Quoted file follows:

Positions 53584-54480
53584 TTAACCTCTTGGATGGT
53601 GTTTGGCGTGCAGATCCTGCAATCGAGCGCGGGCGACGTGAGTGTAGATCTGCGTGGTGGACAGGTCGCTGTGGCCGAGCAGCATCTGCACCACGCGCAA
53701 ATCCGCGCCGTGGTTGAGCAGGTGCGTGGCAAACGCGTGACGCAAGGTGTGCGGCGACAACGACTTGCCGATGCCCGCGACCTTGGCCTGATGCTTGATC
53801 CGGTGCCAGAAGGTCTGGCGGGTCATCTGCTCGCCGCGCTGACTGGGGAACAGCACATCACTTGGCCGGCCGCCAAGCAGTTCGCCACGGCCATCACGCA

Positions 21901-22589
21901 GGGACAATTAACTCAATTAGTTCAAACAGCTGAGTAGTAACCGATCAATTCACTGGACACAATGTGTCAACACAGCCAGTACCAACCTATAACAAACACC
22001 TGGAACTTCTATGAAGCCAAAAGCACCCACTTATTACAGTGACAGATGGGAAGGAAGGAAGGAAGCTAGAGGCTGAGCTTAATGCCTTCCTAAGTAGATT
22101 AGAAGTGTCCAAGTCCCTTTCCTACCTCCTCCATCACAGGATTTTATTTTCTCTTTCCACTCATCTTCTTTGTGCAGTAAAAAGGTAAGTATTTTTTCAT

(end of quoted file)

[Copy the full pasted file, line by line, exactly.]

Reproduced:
Positions 53584-54480
53584 TTAACCTCTTGGATGGT
53601 GTTTGGCGTGCAGATCCTGCAATCGAGCGCGGGCGACGTGAGTGTAGATCTGCGTGGTGGACAGGTCGCTGTGGCCGAGCAGCATCTGCACCACGCGCAA
53701 ATCCGCGCCGTGGTTGAGCAGGTGCGTGGCAAACGCGTGACGCAAGGTGTGCGGCGACAACGACTTGCCGATGCCCGCGACCTTGGCCTGATGCTTGATC
53801 CGGTGCCAGAAGGTCTGGCGGGTCATCTGCTCGCCGCGCTGACTGGGGAACAGCACATCACTTGGCCGGCCGCCAAGCAGTTCGCCACGGCCATCACGCA

Positions 21901-22589
21901 GGGACAATTAACTCAATTAGTTCAAACAGCTGAGTAGTAACCGATCAATTCACTGGACACAATGTGTCAACACAGCCAGTACCAACCTATAACAAACACC
22001 TGGAACTTCTATGAAGCCAAAAGCACCCACTTATTACAGTGACAGATGGGAAGGAAGGAAGGAAGCTAGAGGCTGAGCTTAATGCCTTCCTAAGTAGATT
22101 AGAAGTGTCCAAGTCCCTTTCCTACCTCCTCCATCACAGGATTTTATTTTCTCTTTCCACTCATCTTCTTTGTGCAGTAAAAAGGTAAGTATTTTTTCAT